With the threat of inflation returning, keeping it tame would be the first job of Ben Bernanke, whom President Bush on Monday appointed to be chairman of the Federal Reserve Board. On Oct. 14, the U.S. Labor Department reported that consumer prices rose 1.2 percent in September, the highest level since March 1980, during the era of Jimmy Carter’s “stagflation.”
Bernanke certainly has the economic credentials. Schooled at Harvard and MIT, from August 2002 to June 2005 he served on the board. Since June, he has served as the chairman of the president’s Council of Economic Advisers. If confirmed, he would succeed Alan Greenspan, who has served as Fed chairman for 18 years and is leaving Jan. 31.
Bernanke is “a good choice,” said Esmael Adibi, director of the Center for Economic Research at Chapman University. “He has worked with Greenspan. He probably would approach monetary policy like Greenspan.” One difference is that Bernanke has “a greater emphasis on transparency” in the board’s actions. We hope that means Bernanke avoids Greenspan’s famously obscure statements.
Another difference, Adibi said, is that Bernanke “wants to set inflation targets,” whereas Greenspan “doesn’t want inflation targets.”
Some insight into Bernanke’s economic philosophy comes from a speech he gave on Nov. 21, 2002, before the National Economists Club in Washington, D.C., when he was a Federal Reserve Board member. At the time the concern was deflation — prices falling. “The Congress has given the Fed the responsibility of preserving price stability (among other objectives), which most definitely implies avoiding deflation as well as inflation,” he said.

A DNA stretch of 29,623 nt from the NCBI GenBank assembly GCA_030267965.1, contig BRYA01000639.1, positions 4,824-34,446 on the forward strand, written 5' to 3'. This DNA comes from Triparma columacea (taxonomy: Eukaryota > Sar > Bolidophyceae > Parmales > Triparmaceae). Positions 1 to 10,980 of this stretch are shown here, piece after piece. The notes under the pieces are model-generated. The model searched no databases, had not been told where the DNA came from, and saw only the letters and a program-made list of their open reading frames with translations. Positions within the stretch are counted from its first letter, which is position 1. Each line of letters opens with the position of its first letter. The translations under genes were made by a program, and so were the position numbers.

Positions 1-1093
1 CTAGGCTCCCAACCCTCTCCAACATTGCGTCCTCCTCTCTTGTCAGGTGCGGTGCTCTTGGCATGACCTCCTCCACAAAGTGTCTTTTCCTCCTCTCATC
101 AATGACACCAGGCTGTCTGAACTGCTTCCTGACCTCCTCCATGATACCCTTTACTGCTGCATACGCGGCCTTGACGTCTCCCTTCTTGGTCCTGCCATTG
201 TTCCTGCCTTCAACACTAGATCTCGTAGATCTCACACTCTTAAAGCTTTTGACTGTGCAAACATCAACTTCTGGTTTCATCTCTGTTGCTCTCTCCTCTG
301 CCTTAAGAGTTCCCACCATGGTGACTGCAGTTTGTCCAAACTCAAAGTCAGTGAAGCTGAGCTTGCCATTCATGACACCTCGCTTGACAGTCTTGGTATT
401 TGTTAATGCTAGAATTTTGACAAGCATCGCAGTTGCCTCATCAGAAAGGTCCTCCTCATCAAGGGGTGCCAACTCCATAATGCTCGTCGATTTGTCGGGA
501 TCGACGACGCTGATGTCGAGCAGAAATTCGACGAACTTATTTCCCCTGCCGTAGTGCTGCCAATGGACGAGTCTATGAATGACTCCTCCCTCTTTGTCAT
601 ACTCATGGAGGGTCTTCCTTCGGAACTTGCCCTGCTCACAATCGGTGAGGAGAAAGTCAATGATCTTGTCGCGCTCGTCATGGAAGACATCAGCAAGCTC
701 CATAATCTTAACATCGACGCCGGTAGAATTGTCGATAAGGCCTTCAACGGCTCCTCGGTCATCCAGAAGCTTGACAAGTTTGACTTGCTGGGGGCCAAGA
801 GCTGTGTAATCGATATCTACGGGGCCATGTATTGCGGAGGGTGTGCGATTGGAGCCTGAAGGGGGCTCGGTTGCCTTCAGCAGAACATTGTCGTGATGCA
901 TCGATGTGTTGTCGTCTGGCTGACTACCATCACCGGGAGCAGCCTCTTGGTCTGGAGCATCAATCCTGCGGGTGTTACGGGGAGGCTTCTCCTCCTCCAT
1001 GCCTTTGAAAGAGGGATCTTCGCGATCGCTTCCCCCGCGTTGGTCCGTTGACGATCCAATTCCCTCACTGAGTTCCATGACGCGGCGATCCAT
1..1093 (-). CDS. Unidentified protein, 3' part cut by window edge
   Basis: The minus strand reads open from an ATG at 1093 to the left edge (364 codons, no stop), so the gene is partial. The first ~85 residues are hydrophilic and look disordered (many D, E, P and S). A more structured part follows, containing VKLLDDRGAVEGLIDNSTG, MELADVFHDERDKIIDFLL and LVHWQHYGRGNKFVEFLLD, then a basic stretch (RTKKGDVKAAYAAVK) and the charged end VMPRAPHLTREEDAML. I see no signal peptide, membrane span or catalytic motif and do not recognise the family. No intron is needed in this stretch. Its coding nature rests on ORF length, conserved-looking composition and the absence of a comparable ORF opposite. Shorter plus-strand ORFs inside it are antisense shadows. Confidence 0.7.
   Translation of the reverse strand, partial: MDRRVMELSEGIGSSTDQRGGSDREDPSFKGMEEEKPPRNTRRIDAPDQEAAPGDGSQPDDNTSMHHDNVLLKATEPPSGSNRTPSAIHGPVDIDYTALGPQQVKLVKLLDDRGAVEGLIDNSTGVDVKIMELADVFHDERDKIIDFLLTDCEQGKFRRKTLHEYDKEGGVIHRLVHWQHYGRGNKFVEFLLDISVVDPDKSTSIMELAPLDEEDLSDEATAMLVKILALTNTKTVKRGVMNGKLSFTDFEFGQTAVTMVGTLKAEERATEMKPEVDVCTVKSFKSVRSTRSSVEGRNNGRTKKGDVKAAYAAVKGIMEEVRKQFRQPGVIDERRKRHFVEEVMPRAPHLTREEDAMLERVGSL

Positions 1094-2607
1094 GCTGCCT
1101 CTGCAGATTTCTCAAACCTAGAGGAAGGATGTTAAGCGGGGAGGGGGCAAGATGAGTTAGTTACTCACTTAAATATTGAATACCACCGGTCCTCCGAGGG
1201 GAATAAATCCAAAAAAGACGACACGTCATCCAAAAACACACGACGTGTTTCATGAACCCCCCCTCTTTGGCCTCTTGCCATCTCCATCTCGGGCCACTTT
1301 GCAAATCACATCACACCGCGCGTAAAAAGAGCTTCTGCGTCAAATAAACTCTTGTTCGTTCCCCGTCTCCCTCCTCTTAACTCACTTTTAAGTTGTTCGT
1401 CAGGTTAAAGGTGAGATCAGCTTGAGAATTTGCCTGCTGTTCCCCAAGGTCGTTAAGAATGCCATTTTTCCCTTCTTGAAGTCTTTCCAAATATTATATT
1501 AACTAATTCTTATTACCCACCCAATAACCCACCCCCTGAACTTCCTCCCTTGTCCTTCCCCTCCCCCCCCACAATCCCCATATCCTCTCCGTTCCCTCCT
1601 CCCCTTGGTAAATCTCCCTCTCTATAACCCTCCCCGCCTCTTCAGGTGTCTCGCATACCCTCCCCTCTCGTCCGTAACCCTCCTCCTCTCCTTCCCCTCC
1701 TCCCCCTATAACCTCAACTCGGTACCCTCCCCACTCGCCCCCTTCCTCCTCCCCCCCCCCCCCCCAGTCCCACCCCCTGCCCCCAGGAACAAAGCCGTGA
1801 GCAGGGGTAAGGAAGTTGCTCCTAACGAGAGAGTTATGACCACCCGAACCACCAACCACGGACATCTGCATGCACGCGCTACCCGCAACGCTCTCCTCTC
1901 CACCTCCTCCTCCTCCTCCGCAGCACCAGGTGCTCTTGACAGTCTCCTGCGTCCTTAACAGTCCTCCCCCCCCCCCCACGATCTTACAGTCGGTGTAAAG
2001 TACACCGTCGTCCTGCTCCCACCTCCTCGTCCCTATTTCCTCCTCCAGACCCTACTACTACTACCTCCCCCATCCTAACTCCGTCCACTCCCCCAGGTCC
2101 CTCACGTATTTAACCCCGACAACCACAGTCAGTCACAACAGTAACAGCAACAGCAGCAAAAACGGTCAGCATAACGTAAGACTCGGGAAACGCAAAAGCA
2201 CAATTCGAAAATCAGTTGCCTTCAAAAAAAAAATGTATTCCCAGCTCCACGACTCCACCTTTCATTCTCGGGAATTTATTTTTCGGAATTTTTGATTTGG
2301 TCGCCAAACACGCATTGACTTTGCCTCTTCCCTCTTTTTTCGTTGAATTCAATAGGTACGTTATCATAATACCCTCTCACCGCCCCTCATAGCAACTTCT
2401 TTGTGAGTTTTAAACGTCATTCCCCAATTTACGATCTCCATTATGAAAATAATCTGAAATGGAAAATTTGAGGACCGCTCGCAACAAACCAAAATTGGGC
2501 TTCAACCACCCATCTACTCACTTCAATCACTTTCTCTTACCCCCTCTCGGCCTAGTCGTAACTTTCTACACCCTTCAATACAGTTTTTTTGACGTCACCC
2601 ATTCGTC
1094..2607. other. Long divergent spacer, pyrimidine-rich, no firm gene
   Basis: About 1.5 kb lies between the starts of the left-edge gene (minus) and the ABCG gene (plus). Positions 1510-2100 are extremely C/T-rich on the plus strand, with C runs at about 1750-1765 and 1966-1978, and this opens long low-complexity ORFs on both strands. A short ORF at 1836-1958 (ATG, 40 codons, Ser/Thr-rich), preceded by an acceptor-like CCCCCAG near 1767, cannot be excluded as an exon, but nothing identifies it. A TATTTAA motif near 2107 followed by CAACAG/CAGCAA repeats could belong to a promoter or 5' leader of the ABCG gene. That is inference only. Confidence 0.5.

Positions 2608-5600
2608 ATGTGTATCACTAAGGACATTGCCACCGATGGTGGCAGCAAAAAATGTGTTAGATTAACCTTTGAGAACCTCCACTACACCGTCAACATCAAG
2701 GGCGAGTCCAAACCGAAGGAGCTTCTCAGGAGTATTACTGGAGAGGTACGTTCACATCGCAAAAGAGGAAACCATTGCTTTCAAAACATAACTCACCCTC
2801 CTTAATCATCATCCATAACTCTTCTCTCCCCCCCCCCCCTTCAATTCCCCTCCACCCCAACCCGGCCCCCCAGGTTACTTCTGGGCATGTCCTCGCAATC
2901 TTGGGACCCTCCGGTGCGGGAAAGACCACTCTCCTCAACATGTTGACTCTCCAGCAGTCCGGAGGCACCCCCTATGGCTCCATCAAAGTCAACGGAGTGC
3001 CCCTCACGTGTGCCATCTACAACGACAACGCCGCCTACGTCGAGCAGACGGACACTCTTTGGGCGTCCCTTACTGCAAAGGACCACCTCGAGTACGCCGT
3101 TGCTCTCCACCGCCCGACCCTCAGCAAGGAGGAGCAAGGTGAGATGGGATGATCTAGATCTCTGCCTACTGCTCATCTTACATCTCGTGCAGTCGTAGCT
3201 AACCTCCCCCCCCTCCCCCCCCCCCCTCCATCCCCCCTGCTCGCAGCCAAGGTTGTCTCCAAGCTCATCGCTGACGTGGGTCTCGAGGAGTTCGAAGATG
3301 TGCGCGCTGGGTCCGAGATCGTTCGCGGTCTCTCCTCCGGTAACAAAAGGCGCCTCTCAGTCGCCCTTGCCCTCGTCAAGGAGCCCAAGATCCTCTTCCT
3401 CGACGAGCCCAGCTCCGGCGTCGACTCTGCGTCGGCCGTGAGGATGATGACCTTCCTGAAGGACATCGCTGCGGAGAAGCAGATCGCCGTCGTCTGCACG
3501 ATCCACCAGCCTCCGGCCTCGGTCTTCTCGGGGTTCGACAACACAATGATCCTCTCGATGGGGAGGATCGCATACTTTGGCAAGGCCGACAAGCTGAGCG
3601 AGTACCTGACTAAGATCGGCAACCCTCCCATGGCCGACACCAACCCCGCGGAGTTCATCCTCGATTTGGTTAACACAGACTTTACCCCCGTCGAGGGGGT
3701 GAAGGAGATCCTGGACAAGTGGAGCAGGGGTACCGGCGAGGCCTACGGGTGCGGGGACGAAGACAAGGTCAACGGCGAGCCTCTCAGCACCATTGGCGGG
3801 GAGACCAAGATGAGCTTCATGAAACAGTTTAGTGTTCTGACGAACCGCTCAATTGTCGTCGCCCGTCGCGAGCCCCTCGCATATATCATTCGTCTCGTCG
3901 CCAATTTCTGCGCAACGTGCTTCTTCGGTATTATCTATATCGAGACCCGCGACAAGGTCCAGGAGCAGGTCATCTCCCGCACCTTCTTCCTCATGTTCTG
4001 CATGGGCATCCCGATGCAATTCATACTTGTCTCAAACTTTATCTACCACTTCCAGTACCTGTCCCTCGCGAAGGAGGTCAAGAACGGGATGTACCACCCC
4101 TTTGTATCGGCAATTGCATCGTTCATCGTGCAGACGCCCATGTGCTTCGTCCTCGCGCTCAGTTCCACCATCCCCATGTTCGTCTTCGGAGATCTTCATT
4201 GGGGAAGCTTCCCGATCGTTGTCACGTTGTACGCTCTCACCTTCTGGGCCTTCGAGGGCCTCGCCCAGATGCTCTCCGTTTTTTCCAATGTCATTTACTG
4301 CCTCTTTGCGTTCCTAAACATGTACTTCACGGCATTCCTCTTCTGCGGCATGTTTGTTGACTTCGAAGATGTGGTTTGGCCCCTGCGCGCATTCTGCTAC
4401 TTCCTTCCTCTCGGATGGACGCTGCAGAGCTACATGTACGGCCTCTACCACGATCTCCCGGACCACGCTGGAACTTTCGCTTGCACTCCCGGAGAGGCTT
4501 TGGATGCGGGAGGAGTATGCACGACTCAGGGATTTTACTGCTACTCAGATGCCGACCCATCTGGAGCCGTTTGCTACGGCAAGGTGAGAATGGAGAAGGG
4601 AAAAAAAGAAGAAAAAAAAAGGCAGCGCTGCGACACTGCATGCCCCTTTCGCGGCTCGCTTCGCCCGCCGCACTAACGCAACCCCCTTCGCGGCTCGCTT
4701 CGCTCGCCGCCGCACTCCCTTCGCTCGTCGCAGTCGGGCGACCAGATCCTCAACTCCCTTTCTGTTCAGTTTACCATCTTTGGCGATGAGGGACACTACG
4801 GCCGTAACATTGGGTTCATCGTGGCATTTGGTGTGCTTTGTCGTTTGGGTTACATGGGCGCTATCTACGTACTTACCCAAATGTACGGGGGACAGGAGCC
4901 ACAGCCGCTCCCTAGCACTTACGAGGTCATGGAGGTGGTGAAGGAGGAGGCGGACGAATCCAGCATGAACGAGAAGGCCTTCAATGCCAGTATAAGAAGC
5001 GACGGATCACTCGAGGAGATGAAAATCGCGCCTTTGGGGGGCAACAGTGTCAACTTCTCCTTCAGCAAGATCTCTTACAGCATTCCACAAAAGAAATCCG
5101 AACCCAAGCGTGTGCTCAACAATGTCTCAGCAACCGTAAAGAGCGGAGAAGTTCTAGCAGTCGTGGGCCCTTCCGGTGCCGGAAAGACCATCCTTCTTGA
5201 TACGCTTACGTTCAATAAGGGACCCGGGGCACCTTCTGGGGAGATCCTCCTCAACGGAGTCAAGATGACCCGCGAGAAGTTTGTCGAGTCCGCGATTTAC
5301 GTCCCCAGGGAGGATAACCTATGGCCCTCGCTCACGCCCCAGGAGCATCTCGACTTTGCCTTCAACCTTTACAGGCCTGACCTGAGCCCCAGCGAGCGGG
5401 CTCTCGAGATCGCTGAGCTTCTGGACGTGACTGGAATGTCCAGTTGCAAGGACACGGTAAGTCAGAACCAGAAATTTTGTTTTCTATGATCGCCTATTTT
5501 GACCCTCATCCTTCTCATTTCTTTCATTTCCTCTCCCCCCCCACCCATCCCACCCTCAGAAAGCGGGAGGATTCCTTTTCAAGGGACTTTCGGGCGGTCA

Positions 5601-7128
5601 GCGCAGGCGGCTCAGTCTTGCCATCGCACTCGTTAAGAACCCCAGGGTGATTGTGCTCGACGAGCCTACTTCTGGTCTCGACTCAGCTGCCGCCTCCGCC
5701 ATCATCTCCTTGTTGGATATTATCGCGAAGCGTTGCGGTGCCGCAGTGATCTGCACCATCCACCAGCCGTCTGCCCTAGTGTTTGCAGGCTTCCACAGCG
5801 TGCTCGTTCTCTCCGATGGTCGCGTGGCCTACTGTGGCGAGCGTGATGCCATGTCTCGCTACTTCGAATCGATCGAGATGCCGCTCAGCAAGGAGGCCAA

He pointed out that the board usually combats inflation or deflation through interest rates. Indeed, it lately has been boosting interest rates to combat inflation. On Sept. 20, 2005, the board made its 11th consecutive increase in the federal funds rate, the rate banks use with one another, to 3.75 percent.
But Bernanke added, back in 2002, that to deal with deflation, the board also can use “injecting money into the system,” by printing more money. We would comment that the obverse, printing less money, would be a way to deal with the inflation of 2005. Doing so would be a way to fight inflation without increasing interest rates even more.
We’ll have to wait a few months to see how Bernanke’s board performs, assuming he is confirmed. A positive sign Monday was a sharp, 170-point rise in the Dow Jones industrial average.